One of my closest colleagues is positively phobic when it comes to writing. She is literally paralyzed when someone tells her to put something in writing. Her writing process is probably akin to my drywalling process--that is to say, nonexistent unless you consider surrounding yourself with the appropriate tools and then sitting in the midst of them muttering and wringing your hands a process. But I know she's not alone--many nursing programs fail to teach basic writing skills to their students and even fewer teach the fundamentals of business writing, making it feel complicated and intimidating to many.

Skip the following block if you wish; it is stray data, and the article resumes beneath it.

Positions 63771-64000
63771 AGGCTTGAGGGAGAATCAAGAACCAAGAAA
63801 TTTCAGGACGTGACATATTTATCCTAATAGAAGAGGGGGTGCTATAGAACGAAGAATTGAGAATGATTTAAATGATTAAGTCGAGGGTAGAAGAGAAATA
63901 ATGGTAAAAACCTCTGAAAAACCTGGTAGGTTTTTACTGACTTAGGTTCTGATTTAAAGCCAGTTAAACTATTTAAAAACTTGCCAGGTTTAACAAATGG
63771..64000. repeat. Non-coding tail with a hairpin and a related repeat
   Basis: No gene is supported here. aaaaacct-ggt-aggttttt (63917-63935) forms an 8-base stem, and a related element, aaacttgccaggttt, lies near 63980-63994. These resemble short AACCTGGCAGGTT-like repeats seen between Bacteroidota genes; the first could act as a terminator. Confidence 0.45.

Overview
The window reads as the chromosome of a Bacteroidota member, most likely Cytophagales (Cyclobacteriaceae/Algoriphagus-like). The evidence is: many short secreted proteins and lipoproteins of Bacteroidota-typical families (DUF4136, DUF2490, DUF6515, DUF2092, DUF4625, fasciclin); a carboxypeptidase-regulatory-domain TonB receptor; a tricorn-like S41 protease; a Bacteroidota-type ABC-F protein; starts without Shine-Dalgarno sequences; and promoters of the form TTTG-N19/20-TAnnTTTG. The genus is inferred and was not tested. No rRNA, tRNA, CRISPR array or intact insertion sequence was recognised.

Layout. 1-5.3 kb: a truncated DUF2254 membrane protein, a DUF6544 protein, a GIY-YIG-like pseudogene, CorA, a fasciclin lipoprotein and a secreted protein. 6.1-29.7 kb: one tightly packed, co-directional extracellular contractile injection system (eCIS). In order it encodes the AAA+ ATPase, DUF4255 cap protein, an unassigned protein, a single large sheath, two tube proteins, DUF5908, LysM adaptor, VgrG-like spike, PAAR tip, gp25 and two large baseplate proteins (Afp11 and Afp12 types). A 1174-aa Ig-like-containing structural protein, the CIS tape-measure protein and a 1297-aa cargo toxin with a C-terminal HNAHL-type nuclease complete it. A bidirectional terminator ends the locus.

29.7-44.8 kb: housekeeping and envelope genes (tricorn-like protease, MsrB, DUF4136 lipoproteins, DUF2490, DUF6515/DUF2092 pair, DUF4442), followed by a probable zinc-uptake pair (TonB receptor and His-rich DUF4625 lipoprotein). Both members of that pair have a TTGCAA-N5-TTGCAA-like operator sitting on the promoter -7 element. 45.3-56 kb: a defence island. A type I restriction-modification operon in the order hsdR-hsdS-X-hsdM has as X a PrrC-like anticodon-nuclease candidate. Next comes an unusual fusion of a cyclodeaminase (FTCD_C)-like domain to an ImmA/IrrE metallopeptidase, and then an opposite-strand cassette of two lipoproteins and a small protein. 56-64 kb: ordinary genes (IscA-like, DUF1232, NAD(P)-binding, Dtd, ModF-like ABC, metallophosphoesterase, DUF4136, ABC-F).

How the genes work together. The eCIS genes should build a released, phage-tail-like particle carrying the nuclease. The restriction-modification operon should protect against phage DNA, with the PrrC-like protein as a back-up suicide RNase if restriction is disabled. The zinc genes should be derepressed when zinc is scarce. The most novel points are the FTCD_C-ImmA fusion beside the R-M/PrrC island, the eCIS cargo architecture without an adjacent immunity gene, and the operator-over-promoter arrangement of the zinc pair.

If you're running a program, though, chances are good that you have to do some writing as a part of your job. Whether it's a proposal to your boss outlining why your position should be funded a few more hours a week, or sending a thank you letter to the Rotarians for the donation to your program, or writing a grant to your community foundation for that new camera you're hoping to purchase, writing is part of the gig. And really, the best way to improve your writing is to, well, write. Practice makes your writing better (as does a ruthless editor, but that's another post).
To get you started, I offer you one of the best (and briefest) pieces on writing out there. Some of you will raise an eyebrow when you notice I'm referring you to a comic strip writer and not, say, the Chicago Manual of Style. I'm not saying it should be your only source for writing assistance, just a good place to begin the journey (for the technical stuff, I'm a fan of Grammar Girl).
Enjoy your weekend!